When I was a kid, my father took us to the Holocaust Museum in Washington, D.C. I remember my sense of awe at being exposed to some of the unconscionable facts of what occurred under Hitler’s regime and trying to wrap my mind around the unique evil against which my great-grandfather fought in the Army during the Second World War. It was an impactful experience and I recommend it to anyone who ever visits the area.
I have been back a few times since and I still have the little card I got each time profiling a victim, including the one from that first visit as a child. The most memorable part of that trip was the room completely filled by piles of smoke-stained shoes. Those piles seemed like insurmountable mountains of despair when I was a boy. Looking upon them was like looking upon every face of every person to whom they belonged and I remember the overwhelming realization that some people are capable of acts so heinous as to yield towering stacks of their victims’ shoes. It looked like that scene in the old cartoons where Scrooge McDuck is swimming around in his hordes of treasures except that instead of the bright and shiny results of greed, it was dark and soiled shoes ripped from the feet of children being forced to walk a path no human being should be forced to walk. That is to say, every shoe had belonged to a child.
If you have an opportunity to see a museum or marker recognizing the victims of the Holocaust, please go and see it. The awareness that *that* could happen to anyone under the right circumstances is an awareness I think too few people in our society have maintained. The dead are forgotten.
Many of them were freemasons like me. Some estimates say that nearly a quarter million Masons were killed in the camps. They were forced to wear red triangles to signify they were members of a fraternity wherein the main tenets include hope and charity. If you live in central Texas, you live near a remarkable building/museum dedicated to the memory of every Mason who died in WWII. At its opening after the War, the Texas Masonic Grand Lodge Memorial Temple in Waco was designated as a tribute to those lost souls. This museum is open to the public on weekdays during usual business hours and if anyone would like to go and see the exhibits, give me a shout and I’d be happy to facilitate your visit. Worth noting: the building is also the home of Texas’ masonic governing body so every year, a significant portion of the 70,000 masons living in Texas sojourn to Waco to meet in the Memorial Temple.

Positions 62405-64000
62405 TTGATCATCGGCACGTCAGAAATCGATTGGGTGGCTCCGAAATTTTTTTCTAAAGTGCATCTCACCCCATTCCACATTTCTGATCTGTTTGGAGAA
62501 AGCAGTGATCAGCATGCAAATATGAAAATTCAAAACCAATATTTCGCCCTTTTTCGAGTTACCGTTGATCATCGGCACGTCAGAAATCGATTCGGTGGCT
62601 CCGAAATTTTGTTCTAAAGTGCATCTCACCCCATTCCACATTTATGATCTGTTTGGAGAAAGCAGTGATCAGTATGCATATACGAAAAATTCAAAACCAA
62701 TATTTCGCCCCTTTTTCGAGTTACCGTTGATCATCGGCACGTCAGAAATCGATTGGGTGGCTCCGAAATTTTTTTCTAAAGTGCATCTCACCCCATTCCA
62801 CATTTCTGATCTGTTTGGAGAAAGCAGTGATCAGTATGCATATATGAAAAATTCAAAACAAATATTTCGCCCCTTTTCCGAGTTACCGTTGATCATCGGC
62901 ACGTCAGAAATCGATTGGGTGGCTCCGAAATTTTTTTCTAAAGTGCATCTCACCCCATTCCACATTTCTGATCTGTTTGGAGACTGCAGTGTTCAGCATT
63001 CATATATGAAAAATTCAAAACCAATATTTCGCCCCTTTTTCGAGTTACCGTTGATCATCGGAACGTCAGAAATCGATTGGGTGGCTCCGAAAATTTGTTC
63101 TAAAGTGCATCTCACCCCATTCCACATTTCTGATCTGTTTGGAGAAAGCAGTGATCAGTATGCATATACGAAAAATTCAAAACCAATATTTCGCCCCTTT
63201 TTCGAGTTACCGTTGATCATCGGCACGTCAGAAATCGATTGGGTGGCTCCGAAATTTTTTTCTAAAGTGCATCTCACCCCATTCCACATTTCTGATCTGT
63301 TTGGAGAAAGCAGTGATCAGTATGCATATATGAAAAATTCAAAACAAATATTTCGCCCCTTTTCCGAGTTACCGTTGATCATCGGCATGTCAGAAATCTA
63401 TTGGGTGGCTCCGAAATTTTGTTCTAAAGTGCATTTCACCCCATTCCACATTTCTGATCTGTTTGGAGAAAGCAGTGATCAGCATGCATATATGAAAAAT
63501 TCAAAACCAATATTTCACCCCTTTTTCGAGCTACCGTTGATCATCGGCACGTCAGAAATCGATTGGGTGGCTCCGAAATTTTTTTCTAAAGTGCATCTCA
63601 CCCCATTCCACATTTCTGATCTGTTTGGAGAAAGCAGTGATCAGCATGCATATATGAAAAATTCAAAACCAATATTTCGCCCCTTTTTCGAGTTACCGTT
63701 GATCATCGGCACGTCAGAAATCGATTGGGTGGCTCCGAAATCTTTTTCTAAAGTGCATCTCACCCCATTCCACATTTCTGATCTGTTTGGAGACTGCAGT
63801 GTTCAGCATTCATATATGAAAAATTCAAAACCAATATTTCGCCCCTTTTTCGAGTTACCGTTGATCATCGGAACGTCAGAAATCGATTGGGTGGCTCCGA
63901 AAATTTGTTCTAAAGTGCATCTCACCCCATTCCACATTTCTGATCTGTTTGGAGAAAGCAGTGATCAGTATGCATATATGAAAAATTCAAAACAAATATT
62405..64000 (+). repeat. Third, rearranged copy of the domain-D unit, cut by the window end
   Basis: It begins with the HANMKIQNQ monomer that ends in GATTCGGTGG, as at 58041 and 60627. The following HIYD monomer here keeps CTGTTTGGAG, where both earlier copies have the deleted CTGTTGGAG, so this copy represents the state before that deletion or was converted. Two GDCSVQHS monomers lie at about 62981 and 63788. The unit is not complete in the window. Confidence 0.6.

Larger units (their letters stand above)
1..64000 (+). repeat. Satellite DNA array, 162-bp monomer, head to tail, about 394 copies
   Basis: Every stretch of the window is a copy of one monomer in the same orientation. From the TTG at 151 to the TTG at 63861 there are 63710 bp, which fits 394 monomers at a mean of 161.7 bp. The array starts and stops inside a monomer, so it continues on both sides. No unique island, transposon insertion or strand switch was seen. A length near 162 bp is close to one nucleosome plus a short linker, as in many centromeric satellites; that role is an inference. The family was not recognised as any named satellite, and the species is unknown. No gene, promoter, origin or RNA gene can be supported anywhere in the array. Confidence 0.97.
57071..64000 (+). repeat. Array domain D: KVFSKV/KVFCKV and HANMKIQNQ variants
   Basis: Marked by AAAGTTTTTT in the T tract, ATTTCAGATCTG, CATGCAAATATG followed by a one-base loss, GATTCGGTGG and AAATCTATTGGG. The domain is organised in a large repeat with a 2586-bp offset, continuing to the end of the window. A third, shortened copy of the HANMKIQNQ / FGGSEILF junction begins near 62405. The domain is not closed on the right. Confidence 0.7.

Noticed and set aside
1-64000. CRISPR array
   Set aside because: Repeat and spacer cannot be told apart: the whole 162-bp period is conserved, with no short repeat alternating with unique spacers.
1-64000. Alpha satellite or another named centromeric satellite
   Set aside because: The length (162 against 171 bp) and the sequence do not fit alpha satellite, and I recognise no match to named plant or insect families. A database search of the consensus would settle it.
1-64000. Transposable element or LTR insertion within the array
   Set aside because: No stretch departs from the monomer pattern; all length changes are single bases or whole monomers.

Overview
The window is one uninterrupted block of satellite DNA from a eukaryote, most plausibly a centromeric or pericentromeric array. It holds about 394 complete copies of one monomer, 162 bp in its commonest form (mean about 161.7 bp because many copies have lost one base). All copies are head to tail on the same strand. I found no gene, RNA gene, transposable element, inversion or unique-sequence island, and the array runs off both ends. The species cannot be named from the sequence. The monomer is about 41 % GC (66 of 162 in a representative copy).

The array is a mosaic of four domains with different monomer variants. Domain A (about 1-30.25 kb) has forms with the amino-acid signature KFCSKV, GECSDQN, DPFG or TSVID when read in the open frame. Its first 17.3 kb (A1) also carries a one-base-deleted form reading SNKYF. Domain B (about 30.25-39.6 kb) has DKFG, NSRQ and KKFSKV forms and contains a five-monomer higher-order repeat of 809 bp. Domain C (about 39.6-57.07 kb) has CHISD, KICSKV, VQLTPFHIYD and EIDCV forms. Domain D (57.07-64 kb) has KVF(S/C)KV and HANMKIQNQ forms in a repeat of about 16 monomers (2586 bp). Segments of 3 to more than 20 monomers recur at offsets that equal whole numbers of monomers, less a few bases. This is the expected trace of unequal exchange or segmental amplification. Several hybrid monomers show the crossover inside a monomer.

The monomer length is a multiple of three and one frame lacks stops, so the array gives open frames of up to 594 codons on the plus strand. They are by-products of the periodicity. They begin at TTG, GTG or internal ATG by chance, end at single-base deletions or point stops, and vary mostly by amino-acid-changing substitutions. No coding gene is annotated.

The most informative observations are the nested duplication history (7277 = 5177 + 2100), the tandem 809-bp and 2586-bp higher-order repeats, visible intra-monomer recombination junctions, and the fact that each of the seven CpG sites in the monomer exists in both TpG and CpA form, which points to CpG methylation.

This year marks the 80th anniversary of the German Masons adopting the use of small forget-me-not flower lapel pins to identify themselves as Masons to other Masons without the Nazis determining the signal. I wear a forget-me-not pin on my lapel that was given to me by my friend Tom McGuire who makes the pins to help perpetuate the memory of the victims. It is a small, admittedly effortless way I can signify the sorrow I feel for all my masonic brothers who died unnecessarily in the camps. It is a tiny bit of attire that reflects the memory of when I first saw the terrifying mountains of attire that was stripped off the feet of helpless children on their way to die.
Our fraternity is not invincible. We have been targeted by society in the past and we will be targeted again. Look to the current news in the UK if you think it cannot happen again. I pray we find a way to sustain the legacy of all those who came before us and the many who lost their lives simply for having made three distinct knocks in search of enlightenment. One way to prevent such catastrophes is to make our neighbors, coworkers, friends, and family aware that we are masons; help them see that real people in their lives who they respect are members of this ancient fraternity. Then, when some nutcase comes along telling them that masons are out to rule the world or conspire against them, the people in your social circle will have a reason to reject those accusations. Maybe, then, our children will get to keep their shoes.